We’re in difficult economic times. In the private sector, mass layoffs are being announced every day. In California, even public employees are being forced to do the same work with less hours and less money.
Therefore, in these difficult times I’ve decided until further notice to apply the principles of open innovation — specifically, to outsource commentary on economic policy to other sources that provide their content for free.
First up this week is economist Kevin Hassett
Until this year, the biggest countercyclical government-spending program in history was in the 1981–82 recession, when government spending increased by a bit more than 2 percent of GDP. In this recession, the increase will be approximately three times that [to about 6.3%].Next is retired finance professor Michael S. Rozeff
The truth is that there is very little empirical support for policies such as these. They will likely provide a small boost, at an enormous cost. When the boost is gone, the cost will remain.
[The politicians] offer nothing to encourage saving. In fact, they burden the saver and the productive. Since saving is the source of investment, they offer no fuel for entrepreneurial activity. Since entrepreneurs are the source of employment, they offer no support for jobs that can raise real incomes. Their policies attempt to and may succeed in locking in the ill-made investments of the past while adding new ones.Last — but certainly not least — are two Chicago economists, Nobel Prize winner Gary Becker and MacArthur Fellow Kevin Murphy:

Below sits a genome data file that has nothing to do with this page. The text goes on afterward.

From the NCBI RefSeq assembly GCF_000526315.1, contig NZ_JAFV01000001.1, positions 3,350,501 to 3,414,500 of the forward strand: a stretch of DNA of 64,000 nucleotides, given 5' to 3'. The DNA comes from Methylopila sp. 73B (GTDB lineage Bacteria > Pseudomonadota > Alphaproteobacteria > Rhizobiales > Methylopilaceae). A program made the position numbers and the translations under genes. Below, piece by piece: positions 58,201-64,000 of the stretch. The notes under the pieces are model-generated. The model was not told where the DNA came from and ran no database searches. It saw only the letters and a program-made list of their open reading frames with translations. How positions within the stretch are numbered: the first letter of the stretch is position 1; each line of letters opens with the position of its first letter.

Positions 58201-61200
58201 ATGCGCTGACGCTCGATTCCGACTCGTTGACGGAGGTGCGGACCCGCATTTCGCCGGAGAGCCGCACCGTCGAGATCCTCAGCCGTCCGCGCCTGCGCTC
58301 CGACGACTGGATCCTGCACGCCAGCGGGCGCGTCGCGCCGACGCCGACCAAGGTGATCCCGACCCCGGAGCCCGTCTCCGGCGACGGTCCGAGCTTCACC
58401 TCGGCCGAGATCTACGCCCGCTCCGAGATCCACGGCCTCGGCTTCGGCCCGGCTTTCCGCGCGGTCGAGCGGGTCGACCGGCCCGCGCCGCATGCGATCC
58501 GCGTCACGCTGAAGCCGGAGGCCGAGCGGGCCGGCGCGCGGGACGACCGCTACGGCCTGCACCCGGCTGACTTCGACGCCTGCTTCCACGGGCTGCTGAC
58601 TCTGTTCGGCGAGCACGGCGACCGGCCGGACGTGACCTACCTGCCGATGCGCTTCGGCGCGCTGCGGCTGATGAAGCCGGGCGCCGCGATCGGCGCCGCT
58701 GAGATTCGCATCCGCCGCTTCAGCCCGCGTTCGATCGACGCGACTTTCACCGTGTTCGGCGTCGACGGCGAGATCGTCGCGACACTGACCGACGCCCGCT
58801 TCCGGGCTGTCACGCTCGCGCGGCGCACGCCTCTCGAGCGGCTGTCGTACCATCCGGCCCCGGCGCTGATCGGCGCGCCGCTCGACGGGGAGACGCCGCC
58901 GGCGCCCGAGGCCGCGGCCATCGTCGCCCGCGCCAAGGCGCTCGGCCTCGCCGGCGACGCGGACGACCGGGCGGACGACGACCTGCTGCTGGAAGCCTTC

A very large amount of money will be spent quickly over a two-year period: $500 billion amounts to about one-quarter of the total federal government annual spending of $2 trillion. It is extremely difficult for any group, private as well as public, to spend such a large sum wisely in a short period of time.
In addition, although politics play an important part in determining all government spending, political considerations are especially important in a spending package adopted quickly while the economy is reeling, and just after a popular president took office. Many Democrats saw the stimulus bill as a golden opportunity to enact spending items they've long desired. For this reason, various components of the package are unlikely to pass any reasonably stringent cost-benefit test.
The increased federal debt caused by this stimulus package has to be paid for eventually by higher taxes on households and businesses. Higher income and business taxes generally discourage effort and investments, and result in a larger social burden than the actual level of the tax revenue needed to finance the greater debt. The burden from higher taxes down the road has to be deducted both from any short-term stimulus provided by the spending program, and from its long-run effects on the economy.